I totally don't understand what "equally monogamous and polyamorous" means. I can understand how you can be equally attracted to men and women, and therefore equally homosexual and heterosexual. But if you're monogamous, then you only want to be monogamous in your relationships. You can't be in two relationships, and then say "I'm monogamous with person A and polyamorous with person B" because as soon as you throw person B in there, the monogamy goes out the window.

Does it mean that you can be equally satisfied in either a monogamous or a polyamorous relationship? i.e. that if you're in a monogamous relationship, you don't feel like you're "missing out" and if you're in a polyamorous relationship, you don't feel as though you're "cheating" ?
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  #25  
Old 05-18-2010, 01:20 AM
saudade saudade is offline
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@SC:

Quote:
I totally don't understand what "equally monogamous and polyamorous" means. I can understand how you can be equally attracted to men and women, and therefore equally homosexual and heterosexual. But if you're monogamous, then you only want to be monogamous in your relationships. You can't be in two relationships, and then say "I'm monogamous with person A and polyamorous with person B" because as soon as you throw person B in there, the monogamy goes out the window.

Does it mean that you can be equally satisfied in either a monogamous or a polyamorous relationship? i.e. that if you're in a monogamous relationship, you don't feel like you're "missing out" and if you're in a polyamorous relationship, you don't feel as though you're "cheating" ?
In response to the second paragraph of yours I quoted, I'd say exactly! That's just what I think it means. Myself, I've realized that I can't do a monogamous relationship-- it just doesn't work for me. I'm a 6 on the poly-Kinsey scale. One of my metamours, on the other hand, has said he can be content in a monogamous relationship for someone special, but it's not his first choice. I'd call him a 4 or 5.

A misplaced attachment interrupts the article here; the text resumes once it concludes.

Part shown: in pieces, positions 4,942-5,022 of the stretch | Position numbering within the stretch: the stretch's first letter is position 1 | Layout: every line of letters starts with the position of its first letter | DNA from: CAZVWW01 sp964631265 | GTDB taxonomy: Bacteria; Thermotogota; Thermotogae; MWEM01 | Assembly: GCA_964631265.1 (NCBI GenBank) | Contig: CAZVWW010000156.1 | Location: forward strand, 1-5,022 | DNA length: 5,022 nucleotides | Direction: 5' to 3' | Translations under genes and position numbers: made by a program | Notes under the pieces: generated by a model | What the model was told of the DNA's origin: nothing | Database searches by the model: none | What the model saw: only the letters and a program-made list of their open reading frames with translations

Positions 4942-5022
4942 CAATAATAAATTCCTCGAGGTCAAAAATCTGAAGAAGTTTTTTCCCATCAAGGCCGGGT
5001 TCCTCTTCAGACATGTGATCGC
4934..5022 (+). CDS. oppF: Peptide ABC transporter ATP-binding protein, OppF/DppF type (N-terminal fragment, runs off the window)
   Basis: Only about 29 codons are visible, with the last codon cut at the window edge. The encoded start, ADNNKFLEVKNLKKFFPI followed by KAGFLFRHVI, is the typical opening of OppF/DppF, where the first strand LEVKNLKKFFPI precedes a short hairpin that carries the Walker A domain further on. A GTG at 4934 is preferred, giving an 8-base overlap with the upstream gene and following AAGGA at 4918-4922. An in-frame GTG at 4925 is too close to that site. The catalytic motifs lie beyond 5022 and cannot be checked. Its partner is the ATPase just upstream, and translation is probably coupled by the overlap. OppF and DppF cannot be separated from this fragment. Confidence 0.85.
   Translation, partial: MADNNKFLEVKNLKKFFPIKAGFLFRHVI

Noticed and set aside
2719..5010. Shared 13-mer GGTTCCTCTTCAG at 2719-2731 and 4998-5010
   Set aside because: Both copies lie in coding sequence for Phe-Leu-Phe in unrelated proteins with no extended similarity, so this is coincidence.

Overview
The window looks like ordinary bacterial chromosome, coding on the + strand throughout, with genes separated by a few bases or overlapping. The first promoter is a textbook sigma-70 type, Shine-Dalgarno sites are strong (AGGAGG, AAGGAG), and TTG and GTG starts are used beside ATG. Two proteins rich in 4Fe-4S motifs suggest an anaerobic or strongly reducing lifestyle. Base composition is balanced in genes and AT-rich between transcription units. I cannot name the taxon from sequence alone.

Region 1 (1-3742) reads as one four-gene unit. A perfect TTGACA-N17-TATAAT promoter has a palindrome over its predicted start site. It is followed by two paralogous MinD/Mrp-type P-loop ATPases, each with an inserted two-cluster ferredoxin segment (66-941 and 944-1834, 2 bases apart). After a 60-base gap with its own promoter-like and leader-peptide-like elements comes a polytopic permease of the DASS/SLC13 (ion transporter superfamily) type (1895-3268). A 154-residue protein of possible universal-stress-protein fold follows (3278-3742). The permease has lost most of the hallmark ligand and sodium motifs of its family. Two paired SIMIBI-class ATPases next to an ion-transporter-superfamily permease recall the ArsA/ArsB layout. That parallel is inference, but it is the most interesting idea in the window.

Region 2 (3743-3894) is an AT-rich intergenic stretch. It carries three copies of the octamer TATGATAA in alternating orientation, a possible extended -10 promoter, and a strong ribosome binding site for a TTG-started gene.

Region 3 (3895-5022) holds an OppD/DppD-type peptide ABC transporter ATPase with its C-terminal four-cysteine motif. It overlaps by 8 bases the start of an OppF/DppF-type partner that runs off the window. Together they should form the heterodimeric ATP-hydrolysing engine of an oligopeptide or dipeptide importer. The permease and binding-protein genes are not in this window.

There must be someone in the world who genuinely doesn't mind practicing monogamy or polyamory. That person sees the benefits and drawbacks of each approach, and tailors his or her active lovestyle to relevant circumstances. That mythic person (who I'm sure exists!) is a 3. And so on...

At least, that's how I'd call it. How about you?
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  #26  
Old 05-18-2010, 06:08 AM
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SchrodingersCat SchrodingersCat is offline
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Originally Posted by saudade View Post
@SC:There must be someone in the world who genuinely doesn't mind practicing monogamy or polyamory. That person sees the benefits and drawbacks of each approach, and tailors his or her active lovestyle to relevant circumstances. That mythic person (who I'm sure exists!) is a 3. And so on...
Ok, now that we're on the same page, I think I'm somewhat like that myself. Whenever I've been in monogamous relationships, I've never felt the "need" to be with other people, I've been content with my life. But when I'm "single and dating," I've preferred to keep my "options open" and I bring that attitude into new relationships when possible. I met my husband as poly, and though he had to wrap his head around it, he was accepting, and so I gratefully find my lifelong relationship to be a polyamorous one. But with what we have, if he were to have said he just couldn't do it, I think I would have been equally satisfied with only him.

So obviously I'm not a unicorn... what mythical creature does that make me?
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The most dangerous phrase in the English language is "we've always done it this way."
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  #27  
Old 05-21-2010, 04:09 AM
saudade saudade is offline